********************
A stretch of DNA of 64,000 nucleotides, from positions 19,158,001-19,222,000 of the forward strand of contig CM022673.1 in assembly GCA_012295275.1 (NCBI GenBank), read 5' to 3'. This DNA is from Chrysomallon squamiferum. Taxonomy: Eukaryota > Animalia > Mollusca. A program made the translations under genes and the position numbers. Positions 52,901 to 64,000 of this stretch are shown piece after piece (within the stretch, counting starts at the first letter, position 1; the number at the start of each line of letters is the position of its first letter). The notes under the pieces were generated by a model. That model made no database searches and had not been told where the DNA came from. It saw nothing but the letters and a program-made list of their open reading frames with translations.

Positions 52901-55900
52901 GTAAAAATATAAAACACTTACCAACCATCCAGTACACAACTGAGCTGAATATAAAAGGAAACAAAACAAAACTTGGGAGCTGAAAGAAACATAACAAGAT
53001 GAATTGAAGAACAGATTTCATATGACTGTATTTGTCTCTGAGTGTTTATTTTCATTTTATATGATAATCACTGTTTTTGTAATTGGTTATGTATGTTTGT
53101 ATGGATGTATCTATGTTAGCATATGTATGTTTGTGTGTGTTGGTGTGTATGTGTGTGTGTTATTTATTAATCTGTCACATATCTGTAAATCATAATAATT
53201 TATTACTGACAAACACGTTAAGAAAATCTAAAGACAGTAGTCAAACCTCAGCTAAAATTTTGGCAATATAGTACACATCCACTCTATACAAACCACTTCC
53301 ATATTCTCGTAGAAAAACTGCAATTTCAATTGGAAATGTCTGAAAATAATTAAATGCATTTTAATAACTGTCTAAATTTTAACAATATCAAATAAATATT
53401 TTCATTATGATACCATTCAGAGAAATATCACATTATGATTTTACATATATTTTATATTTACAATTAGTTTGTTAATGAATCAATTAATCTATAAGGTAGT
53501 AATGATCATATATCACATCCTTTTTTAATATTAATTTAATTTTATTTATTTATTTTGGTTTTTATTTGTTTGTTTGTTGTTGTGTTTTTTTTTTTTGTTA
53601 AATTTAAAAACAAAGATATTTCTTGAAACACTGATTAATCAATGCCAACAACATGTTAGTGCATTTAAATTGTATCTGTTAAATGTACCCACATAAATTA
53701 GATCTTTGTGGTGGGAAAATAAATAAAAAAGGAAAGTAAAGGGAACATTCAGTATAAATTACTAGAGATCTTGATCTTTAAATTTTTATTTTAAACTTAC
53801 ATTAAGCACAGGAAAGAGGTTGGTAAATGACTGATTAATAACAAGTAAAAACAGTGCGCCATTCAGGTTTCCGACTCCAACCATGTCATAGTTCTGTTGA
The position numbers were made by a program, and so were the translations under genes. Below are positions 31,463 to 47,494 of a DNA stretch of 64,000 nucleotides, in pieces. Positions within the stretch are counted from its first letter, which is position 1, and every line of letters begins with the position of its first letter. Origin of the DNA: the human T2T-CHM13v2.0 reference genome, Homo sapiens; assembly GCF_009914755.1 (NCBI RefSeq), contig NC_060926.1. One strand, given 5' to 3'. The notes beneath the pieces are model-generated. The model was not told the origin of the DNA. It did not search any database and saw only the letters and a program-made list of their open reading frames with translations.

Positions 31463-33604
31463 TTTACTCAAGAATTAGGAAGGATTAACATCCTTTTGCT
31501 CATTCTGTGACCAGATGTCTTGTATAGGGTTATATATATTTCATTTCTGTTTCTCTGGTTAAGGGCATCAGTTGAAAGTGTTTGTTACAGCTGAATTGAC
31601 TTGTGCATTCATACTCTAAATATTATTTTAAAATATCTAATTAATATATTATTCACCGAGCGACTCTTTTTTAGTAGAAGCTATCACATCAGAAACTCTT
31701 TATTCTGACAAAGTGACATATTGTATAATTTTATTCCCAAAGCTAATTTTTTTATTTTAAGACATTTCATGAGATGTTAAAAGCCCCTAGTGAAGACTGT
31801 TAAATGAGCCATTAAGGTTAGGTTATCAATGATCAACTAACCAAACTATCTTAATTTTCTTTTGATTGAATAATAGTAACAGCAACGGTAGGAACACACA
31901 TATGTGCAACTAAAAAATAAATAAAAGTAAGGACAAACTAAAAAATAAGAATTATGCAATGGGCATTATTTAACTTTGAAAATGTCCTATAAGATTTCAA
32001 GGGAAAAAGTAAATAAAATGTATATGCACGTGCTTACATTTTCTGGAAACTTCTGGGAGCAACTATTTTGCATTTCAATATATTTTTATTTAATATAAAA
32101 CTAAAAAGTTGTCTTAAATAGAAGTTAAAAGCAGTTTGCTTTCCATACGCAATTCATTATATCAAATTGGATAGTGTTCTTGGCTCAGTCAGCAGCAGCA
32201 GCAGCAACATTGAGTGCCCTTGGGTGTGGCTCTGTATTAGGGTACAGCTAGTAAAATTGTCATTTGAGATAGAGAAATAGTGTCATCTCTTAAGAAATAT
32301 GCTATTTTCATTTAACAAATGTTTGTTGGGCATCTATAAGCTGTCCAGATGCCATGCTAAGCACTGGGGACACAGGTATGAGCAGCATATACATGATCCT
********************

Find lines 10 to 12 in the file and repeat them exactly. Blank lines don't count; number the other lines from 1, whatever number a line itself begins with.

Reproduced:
53601 AATTTAAAAACAAAGATATTTCTTGAAACACTGATTAATCAATGCCAACAACATGTTAGTGCATTTAAATTGTATCTGTTAAATGTACCCACATAAATTA
53701 GATCTTTGTGGTGGGAAAATAAATAAAAAAGGAAAGTAAAGGGAACATTCAGTATAAATTACTAGAGATCTTGATCTTTAAATTTTTATTTTAAACTTAC
53801 ATTAAGCACAGGAAAGAGGTTGGTAAATGACTGATTAATAACAAGTAAAAACAGTGCGCCATTCAGGTTTCCGACTCCAACCATGTCATAGTTCTGTTGA